Sunday, July 05, 2009

When the student is ready: the teacher will appear

I have recently begun reading again. I underwent back surgery in January, and, during my recuperation, I found I had neither the physical capability nor the mental desire to read. Subsequently, the dearth of postings on the blog for the last couple of months.

This was the longest period of my life since I learnt to read without reading. Normally, I am a voracious reader, with two or three books on my active list, another couple lined up and daily consumption of websites, news and sports. It was odd but strangely enlightening to be not reading anything substantive. I thought, I reflected but did not feel any compulsion to read. Moreover, aside from sports, I found that most of what was on the web was a repeat of previous crises, events and history: that which we do not learn from, we are condemned to repeat.

This past week, I started to read Len Deighton's examination of the Second World War, Blood, Tears and Folly, and Paul Theroux's Fresh-Air Fiend, a collection of his travel writings.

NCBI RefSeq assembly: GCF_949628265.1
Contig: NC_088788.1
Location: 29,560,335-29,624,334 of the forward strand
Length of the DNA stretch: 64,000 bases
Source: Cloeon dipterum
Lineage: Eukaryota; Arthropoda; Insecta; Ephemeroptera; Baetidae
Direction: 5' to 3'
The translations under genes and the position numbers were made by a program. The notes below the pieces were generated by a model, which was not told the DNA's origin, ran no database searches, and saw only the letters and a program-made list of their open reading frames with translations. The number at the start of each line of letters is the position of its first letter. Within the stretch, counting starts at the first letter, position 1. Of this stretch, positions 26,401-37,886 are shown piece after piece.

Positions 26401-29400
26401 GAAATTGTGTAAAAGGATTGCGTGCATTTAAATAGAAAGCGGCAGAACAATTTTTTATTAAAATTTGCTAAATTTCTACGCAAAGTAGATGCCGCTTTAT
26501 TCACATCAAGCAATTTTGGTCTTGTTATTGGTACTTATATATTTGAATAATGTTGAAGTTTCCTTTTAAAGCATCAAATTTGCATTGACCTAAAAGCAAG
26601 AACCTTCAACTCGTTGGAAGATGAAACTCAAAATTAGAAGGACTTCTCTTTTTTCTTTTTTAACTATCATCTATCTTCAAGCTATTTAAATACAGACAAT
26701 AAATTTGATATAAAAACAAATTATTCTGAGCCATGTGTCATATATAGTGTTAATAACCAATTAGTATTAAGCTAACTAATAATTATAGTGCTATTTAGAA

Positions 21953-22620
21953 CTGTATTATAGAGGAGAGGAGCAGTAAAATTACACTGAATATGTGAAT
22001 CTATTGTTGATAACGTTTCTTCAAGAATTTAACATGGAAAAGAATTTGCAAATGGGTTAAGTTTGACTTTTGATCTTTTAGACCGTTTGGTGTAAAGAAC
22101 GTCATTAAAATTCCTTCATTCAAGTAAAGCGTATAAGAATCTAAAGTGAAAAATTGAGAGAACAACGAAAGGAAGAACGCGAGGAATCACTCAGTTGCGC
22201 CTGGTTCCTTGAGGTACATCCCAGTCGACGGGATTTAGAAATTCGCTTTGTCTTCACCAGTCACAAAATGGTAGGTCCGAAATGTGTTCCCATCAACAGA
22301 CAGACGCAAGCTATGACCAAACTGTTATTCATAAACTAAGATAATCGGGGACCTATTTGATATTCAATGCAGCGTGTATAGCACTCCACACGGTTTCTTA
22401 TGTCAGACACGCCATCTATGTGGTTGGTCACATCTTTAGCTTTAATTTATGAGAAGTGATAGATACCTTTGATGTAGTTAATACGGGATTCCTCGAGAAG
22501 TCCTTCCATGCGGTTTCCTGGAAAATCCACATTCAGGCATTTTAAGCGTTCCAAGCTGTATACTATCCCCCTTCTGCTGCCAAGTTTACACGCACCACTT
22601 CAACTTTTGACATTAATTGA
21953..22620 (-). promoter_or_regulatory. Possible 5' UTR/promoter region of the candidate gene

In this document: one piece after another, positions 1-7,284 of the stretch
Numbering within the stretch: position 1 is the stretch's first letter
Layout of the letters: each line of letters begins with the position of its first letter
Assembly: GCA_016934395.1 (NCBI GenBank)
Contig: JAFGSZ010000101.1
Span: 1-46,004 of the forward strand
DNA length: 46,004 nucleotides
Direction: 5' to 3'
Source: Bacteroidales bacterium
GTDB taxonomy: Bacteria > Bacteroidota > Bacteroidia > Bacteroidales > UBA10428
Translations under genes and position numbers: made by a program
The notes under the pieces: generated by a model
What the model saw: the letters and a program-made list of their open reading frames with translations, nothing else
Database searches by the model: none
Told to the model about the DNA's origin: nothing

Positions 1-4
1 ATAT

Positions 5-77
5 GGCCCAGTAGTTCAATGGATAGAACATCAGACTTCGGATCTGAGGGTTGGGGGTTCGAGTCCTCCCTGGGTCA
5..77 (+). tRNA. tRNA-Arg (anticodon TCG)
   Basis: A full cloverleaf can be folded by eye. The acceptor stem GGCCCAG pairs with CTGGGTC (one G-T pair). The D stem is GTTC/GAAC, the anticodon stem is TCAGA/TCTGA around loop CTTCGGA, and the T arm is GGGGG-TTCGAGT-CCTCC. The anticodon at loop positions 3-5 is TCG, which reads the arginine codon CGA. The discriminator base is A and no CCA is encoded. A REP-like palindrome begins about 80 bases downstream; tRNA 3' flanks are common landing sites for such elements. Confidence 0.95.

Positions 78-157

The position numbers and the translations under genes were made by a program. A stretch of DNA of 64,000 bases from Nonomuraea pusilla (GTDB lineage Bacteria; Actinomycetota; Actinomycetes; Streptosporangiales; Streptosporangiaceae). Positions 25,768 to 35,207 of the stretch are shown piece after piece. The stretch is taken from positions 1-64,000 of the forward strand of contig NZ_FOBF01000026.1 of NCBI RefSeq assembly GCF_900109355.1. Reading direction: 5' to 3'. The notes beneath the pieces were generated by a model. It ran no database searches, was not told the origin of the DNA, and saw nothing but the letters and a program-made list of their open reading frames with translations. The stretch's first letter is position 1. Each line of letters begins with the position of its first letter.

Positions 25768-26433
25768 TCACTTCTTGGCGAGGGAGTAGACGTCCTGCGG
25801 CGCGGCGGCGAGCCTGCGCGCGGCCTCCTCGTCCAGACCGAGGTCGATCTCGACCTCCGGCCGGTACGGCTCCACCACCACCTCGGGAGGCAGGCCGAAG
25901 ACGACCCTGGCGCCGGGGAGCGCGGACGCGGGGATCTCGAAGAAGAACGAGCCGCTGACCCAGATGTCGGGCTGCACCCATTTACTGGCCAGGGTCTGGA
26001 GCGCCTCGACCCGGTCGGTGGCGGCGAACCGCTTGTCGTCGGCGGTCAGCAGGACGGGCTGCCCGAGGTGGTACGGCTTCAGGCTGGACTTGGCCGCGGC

Travel writing is a new genre for me. Usually I travel and make up my own mind about places but as I am teaching a course on Tourism next academic year, I was intrigued to read Theroux.

Strange how these things work. When the student is ready, the teacher will appear. The book you are reading, is the book you need to read now in your life.

Theroux writes in his introduction that he finds the information age

...misleading, creating the illusion of knowledge, which is in fact the most profound ignorance.

Connection has made people arrogant, impatient, hasty, and many ways connection has been disastrous. We have confused information (of which there is too much) with ideas (of which there are too few).

We are awash with information, most of it a cacophony of white noise, which people struggle to tune and filter into something relevant to their own daily lives and well-being.

What we lack are ideas.

Particularly ideas that benefit people's daily lives and positively affect their well-being. That is:

  • ideas that have information that substantiates them, rather than invalidating them
  • ideas that empower the individual, rather than making them subservient to authoritative dictate, and
  • ideas that sustain life and prosperity, rather than impoverishing and constraining choice in the realisation of socially engineered dogma.